This week, reviews of J Cole, The-Dream, Robin Thicke, and Edward Sharpe & the Magnetic Zeroes.
Into the dead zone between the sputtering-out of summer shows and the ignition of the new season comes the story of Maurice and Paul Marciano, co-founders of the stonewashed blue jeans empire Guess, and the private art museum they are founding in Los Angeles.
It is a private museum not only because it is, for now, entirely funded by the Maurice and Paul Marciano Art Foundation, but also because you, the public, are not allowed inside.
CHICAGO — Chicago-based documentary filmmaker Ky Dickens’ newest film, Sole Survivor, tells the stories of four of the 14 sole survivors of commercial airline disasters.
LONDON — The Museum of Everything, a twee traveling carnival of outsider art, seems to have appeared just about everywhere since its founding in 2009, from the Chalet Society in Paris to Selfridges department store in London.
ST. PAUL — This week I had the distinct pleasure of visiting the Minnesota State Fair, the largest state fair in the country by average daily attendance. Before the trip, I had never been to either Minnesota or a state fair; needless to say, I was excited.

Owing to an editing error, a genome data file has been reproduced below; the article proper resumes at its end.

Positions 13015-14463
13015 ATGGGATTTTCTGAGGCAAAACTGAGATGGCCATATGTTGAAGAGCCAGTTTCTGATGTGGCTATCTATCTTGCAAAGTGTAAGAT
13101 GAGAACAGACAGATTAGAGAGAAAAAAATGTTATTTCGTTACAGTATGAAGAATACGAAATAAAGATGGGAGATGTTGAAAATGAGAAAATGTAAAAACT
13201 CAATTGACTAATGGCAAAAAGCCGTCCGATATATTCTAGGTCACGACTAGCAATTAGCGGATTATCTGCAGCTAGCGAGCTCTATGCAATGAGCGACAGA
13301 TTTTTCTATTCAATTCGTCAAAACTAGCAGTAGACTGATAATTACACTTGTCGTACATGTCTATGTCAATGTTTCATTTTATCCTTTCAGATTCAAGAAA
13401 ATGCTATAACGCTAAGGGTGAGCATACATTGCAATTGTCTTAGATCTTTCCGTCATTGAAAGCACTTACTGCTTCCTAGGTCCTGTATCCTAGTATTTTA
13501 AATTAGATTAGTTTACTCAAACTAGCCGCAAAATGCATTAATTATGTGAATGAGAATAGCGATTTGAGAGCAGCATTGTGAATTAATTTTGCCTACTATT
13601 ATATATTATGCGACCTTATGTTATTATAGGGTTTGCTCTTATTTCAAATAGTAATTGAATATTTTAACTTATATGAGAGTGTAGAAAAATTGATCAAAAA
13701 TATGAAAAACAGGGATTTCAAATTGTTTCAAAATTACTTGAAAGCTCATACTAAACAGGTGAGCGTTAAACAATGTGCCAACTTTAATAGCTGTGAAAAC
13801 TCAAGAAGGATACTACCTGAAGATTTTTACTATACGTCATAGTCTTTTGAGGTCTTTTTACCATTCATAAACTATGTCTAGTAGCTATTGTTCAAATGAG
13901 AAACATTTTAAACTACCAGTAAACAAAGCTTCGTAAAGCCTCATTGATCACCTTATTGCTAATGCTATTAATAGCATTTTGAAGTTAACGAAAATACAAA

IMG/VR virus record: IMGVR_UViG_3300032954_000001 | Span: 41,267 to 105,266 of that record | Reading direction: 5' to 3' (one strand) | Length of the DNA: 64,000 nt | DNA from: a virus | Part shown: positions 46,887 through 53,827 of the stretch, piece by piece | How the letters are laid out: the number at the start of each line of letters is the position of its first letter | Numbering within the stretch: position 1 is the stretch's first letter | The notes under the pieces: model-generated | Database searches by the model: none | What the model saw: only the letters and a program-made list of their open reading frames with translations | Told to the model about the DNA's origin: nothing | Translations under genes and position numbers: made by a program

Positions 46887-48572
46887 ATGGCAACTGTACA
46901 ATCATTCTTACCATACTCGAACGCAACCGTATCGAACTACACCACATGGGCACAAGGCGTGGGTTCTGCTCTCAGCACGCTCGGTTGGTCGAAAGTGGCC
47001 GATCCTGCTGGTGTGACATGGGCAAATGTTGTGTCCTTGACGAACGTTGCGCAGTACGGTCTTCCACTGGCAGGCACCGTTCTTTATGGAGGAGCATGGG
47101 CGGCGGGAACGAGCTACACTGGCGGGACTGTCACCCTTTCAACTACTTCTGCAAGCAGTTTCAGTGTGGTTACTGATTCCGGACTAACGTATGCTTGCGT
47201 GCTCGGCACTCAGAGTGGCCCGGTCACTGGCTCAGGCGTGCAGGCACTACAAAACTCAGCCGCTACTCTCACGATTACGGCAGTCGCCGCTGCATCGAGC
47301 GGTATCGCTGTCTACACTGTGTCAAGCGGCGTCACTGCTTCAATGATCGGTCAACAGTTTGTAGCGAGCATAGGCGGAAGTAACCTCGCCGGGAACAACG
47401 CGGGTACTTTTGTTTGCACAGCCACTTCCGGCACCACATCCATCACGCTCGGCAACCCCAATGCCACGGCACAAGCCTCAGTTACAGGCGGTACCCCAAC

The New York Public Library’s 1510 Hunt-Lenox Globe better watch its bronze throne because a new globe portends to be the oldest to show the Americas. And it has the curious advantage of being carved into the round form of an ostrich egg.
LOS ANGELES — The Do ArT Foundation of L.A. teamed up with Montreal’s Mouvement Art Public (Make Art Public) this summer to … do make art public. By recuperating unsold advertising space on bus benches around downtown L.A., the organizations brought the work of two photographers to the streets.
Brooklyn Botanic Garden fires research staff, racy painting of Putin and Medvedev seized, more paintings from the studio of G.W. Bush, ancient Libyan necropolis bulldozed, and more…
It’s hard to preserve those things that are not places or objects, but rather traditions, festivals, ceremonies, or specialized art. For that there is the UNESCO’s Lists of Intangible Cultural Heritage, which includes things as disparate as falconry, oral stories, puppetry, and tightrope walking.
CHICAGO — Jill Peters’ photo series Sworn Virgins of Albania went viral last week. For the fascinating and honest portrayal of women who live their lives as men, the artist visited the mountain villages of northern Albania where she shot burneshas, or “women who have lived their lives as men for reasons related to their culture and society.”
The Smithsonian’s Cooper-Hewitt, National Design Museum is getting onboard with digital acquisitions, this week announcing their first code addition to their collection.
Hyperallergic is giving you the chance to win your own copy of Art That Changed the World! One winner will receive a $250 gift card to Dick Blick Art Materials, plus a copy of Art That Changed the World. Ten runner-up winners will also receive a copy of Art That Changed the World.